In a sense you can say that tasks are steps that needs to be performed to make the application run that are separate from coding it.
Visual Studio 2015 supports any kind of custom task execution from the new Task Runner Explorer tool window. It ships with built-in support for two very popular web centric task runners – Grunt and Gulp.
The Task Runner Explorer shows a list of available tasks and executing them is as simple as a click of the mouse. You can even bind any task to specific events that occur in Visual Studio such as Build, Clean and Project Open.
Sure you can use the command line to invoke your custom tasks, but with the integration into Visual Studio you can automate a lot more of your workflow.
There are quiet a few extensions freely available that adds support for a lot more task frameworks.
NPM Scripts Task Runner
This task runner adds support for npm scripts listed in the scripts section of a package.json file. This allows you to run any executable with any arguments simply by modifying package.json.
You can read more about npm scripts and how to set it up in the npm documentation.
Command Task Runner
Is similar to the NPM Script Task Runner in that it can execute any executable, but with the main difference that you don’t need a package.json file. Also, this extension supports inline PowerShell and batch commands.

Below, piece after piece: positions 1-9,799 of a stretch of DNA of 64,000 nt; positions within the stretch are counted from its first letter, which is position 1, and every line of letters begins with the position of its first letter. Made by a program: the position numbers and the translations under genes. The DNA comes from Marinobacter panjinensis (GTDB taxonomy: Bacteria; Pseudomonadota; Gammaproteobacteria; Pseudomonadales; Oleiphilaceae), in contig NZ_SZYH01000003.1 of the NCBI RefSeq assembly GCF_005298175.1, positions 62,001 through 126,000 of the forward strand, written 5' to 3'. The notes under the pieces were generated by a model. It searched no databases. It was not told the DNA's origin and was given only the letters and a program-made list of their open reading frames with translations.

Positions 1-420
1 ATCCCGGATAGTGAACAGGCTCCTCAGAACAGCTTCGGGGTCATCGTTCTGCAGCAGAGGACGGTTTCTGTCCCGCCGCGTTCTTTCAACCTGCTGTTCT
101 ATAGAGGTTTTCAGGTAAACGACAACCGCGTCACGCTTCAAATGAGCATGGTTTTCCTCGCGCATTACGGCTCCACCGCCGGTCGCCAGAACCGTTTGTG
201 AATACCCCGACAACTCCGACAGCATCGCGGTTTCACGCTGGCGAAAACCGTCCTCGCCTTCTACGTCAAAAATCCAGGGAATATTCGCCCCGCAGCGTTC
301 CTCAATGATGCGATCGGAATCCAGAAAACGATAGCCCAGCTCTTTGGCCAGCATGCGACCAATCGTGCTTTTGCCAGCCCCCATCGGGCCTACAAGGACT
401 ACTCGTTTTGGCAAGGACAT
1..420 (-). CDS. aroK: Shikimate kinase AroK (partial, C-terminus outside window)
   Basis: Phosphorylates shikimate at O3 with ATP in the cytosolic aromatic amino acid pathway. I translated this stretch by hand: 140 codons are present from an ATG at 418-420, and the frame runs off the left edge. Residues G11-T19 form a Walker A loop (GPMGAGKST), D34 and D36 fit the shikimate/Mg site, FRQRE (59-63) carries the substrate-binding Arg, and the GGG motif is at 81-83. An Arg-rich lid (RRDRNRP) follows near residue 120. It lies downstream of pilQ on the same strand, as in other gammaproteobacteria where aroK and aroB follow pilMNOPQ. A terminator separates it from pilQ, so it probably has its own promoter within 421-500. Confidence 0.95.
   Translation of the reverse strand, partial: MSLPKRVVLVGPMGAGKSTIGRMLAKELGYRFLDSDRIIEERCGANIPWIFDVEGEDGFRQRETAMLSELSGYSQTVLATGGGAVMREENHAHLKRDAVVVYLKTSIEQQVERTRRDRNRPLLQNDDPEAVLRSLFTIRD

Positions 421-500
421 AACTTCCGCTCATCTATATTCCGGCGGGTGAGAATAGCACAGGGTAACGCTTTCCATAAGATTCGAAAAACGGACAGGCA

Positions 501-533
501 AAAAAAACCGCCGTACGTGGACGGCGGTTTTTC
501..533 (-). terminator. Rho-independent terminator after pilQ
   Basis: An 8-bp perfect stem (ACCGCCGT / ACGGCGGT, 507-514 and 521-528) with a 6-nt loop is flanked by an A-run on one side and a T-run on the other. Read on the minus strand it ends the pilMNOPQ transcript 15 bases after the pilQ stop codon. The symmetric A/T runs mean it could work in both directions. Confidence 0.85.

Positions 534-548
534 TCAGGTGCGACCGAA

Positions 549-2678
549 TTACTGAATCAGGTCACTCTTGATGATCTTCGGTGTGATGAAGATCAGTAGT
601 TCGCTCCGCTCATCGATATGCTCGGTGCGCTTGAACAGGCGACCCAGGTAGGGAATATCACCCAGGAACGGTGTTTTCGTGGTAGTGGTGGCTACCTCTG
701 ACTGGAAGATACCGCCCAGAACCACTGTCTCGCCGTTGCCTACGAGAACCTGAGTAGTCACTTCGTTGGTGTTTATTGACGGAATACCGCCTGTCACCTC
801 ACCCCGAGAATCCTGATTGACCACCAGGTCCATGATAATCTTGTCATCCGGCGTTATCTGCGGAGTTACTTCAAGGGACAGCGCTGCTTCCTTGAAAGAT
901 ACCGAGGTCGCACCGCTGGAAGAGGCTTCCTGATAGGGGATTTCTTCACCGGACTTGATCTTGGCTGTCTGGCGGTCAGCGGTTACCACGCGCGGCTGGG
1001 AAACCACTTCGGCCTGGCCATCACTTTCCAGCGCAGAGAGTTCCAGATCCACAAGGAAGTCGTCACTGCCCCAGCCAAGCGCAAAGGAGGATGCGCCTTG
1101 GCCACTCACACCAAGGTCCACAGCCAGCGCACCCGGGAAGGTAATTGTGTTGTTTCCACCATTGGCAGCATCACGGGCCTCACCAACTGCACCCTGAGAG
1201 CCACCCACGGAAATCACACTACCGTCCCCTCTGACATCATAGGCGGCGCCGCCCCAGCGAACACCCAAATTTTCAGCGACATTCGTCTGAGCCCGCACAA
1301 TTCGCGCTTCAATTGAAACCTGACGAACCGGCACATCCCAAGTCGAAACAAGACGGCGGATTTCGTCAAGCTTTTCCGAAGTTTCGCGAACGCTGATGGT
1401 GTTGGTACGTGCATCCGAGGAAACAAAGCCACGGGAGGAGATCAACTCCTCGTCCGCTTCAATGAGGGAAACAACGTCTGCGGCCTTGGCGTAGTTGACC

This make it perfect for any type of project that has custom .cmd or .ps1 files as part of the build process.
WebPack Task Runner
Webpack is getting more and more popular and seems to be resonating very well with React.js developers.
Broccoli Task Runner
From their website: A fast, reliable asset pipeline, supporting constant-time rebuilds and compact build definitions. Comparable to the Rails asset pipeline in scope, though it runs on Node and is backend-agnostic.
Brunch Task Runner
Brunch is a builder. Not a generic task runner, but a specialized tool focusing on the production of a small number of deployment-ready files from a large number of heterogeneous development files or trees.
ASP.NET 5 Task Runner
Allows you to easily execute the scripts in project.json’s scripts section such as prepublish and postbuild. But you can also specify your own custom scripts that this extension can then execute.
This makes it possible to setup a full build process from a single location.
All of these extensions demonstrate just how flexible the Task Runner Explorer in Visual Studio is. If you find your favorite task runner framework to be missing from this list, please let us know in the comments.